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Committee no longer wants Deputy behaviour debate to be held in secret

Committee no longer wants Deputy behaviour debate to be held in secret

Thursday 07 September 2023

Committee no longer wants Deputy behaviour debate to be held in secret

Thursday 07 September 2023


The Committee proposing that a politician who called a colleague a "silly cow" should face an official slap on the wrist are no longer suggesting that the debate be held in secret – after the Deputy at the heart of the drama said he'd rather his behaviour be discussed publicly.

Deputy Max Andrews is the subject of a ‘vote of censure’ debate due to take place in the first meeting of the States Assembly following the summer break next Tuesday.

It came after two reports published by the parliamentary behaviour watchdog shed light on a toxic spat between the St. Helier North representative and St. Brelade Deputy Moz Scott. 

Deputy Andrews' behaviour included "discourteous communications" and "violation" of Deputy Scott's "personal boundaries", which involved compliments that she looked "stunning", occasions in which he gifted her an "inordinately expensive" box of chocolates, Chanel perfume and bath oil, in addition to a heated exchange on Liberation Day when he was reported to have called her a "silly cow".

It also emerged that he had compiled a document about his colleague called 'Notes on Moz'.

The Privileges and Procedures Committee (PPC) - the panel of politicians behind the proposed vote of censure - had originally planned to ask for the debate to be held 'in camera', which means that it would not be open to the public or reportable.

But that move was met with backlash from both the public and some States Members – including Deputy Andrews, who apologised publicly last week and tweeted yesterday that he did not agree with the approach.

"I sent a statement of apology to States members on Friday evening. I will also be making a statement of apology in the States Assembly on the 12th of September too. The vote of censure needs to be in the public domain & not behind closed doors," he said, adding the hashtags "#transparency" and "#accountability".

In an email shared with the media, Deputy Montfort Tadier also wrote to Constable Shenton-Stone to "strongly object" to the debate being held in private, adding that he "may consider a vote of no confidence in PPC" if the motion to hold the debate 'in camera' was moved. 

He explained: "Whilst there are no doubt considerations in favour of your proposal, these should be heavily outweighed by the fact that justice needs to be done and seen to be done.

"A censure motion is relatively serious, and the public deserves to hear the rationale for those wishing to censure another member, or not."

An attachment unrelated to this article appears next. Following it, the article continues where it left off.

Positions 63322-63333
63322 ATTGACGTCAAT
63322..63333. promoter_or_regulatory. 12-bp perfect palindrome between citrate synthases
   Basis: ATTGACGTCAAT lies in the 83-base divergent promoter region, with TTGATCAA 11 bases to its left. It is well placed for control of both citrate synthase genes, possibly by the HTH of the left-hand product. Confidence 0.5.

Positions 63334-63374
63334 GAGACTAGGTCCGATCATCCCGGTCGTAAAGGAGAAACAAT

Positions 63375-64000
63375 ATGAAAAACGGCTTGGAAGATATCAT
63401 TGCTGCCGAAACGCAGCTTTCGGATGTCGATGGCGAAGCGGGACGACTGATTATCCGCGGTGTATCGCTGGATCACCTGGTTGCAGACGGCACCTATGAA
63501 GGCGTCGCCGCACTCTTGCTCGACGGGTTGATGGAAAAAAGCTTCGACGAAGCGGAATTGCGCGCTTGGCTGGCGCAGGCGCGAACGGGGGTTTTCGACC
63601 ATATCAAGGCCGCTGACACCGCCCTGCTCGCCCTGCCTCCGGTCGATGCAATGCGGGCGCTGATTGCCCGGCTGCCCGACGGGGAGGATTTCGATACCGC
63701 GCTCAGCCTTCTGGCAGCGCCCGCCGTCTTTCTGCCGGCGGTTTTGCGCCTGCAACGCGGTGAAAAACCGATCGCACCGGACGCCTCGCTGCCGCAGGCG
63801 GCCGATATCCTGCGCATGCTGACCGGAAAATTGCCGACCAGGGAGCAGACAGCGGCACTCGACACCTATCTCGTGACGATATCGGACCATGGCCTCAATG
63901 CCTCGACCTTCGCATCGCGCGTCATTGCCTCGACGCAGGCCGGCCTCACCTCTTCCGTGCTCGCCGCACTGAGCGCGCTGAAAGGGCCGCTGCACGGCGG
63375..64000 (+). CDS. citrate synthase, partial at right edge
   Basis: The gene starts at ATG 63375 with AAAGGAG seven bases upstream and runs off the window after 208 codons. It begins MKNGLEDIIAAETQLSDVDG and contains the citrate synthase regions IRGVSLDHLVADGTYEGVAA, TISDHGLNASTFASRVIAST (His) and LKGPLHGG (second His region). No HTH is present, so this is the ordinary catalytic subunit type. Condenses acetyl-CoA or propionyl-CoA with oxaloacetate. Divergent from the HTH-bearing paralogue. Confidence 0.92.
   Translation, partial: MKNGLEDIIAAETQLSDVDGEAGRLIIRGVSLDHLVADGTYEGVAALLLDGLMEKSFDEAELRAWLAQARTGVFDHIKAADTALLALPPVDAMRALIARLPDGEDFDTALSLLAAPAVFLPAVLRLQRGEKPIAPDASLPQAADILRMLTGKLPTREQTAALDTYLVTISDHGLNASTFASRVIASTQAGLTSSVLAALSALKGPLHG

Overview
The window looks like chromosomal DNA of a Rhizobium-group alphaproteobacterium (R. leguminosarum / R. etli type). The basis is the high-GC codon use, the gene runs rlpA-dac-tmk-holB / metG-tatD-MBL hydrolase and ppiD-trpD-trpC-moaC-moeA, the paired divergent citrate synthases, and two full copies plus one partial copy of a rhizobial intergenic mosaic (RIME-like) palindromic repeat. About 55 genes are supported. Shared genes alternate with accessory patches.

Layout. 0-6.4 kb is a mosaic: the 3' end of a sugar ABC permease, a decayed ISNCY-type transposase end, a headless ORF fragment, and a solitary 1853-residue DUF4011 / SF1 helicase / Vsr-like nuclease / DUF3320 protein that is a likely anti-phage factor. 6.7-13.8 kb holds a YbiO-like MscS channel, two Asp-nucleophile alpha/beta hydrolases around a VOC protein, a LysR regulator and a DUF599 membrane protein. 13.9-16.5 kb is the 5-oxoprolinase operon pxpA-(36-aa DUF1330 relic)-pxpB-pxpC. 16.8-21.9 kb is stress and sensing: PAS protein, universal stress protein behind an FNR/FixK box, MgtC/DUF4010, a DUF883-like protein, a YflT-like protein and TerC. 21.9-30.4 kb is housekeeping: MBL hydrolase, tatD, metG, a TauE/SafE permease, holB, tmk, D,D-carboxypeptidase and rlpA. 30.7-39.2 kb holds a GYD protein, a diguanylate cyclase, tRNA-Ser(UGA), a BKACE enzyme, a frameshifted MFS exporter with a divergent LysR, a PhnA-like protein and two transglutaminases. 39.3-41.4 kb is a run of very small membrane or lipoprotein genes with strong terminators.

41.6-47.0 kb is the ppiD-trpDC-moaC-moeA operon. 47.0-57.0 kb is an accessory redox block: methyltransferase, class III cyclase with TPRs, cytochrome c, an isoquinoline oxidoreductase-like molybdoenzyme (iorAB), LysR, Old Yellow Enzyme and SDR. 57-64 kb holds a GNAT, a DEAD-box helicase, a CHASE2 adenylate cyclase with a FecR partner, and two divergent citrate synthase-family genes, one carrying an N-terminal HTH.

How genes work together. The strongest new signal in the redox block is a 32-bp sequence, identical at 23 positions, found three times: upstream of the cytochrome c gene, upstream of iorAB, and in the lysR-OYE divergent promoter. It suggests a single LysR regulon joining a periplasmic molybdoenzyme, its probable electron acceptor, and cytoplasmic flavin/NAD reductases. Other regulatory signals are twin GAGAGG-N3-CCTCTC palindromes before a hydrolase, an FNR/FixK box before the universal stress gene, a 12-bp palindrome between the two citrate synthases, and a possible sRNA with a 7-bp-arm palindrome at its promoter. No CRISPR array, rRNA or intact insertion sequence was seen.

Following "urgent discussions noting concerns raised by Members", PPC Chair Shenton-Stone confirmed to Express this morning that her Committee would no longer be asking the Assembly to hold the debate in private.

Karen-Shenton-Stone2.jpg

Pictured: PPC Chair Karen Shenton-Stone intially wrote to States members asking for the debate to be held 'in camera', but changed her mind following "urgent discussions noting concerns raised by members".

"The sensitivities around the case still remain, but it is up to another member to prose an 'in camera' debate if they wish," she said.

Constable Shenton-Stone explained that the PPC had initially proposed holding the debate in private due to the committee being privy to "a plethora of sensitive, confidential and wholly unverified information" related to the case which was not in the public domain.

"We want to be as transparent as possible," she added.

However, it is still possible that another States Member could request that the debate be held in private, and that request be approved by the States Assembly.

While the Commissioner for Standards also found that Deputy Scott had breached the States Members' code of conduct by using "inappropriate language" and telling Deputy Andrews to "f*** off", PPC felt that a written apology would suffice in her case. Deputy Scott is not facing a vote of censure.

READ MORE...

Under-fire politician says behaviour debate shouldn't be "behind closed doors"

INSIGHT: Swearing, name-calling, and "inappropriate" Chanel gifting... reports shed light on toxic political spat

Debate over official reprimand for Deputy could be held behind closed doors

OPINION: "I hope the warring deputies end their spat and return more committed"

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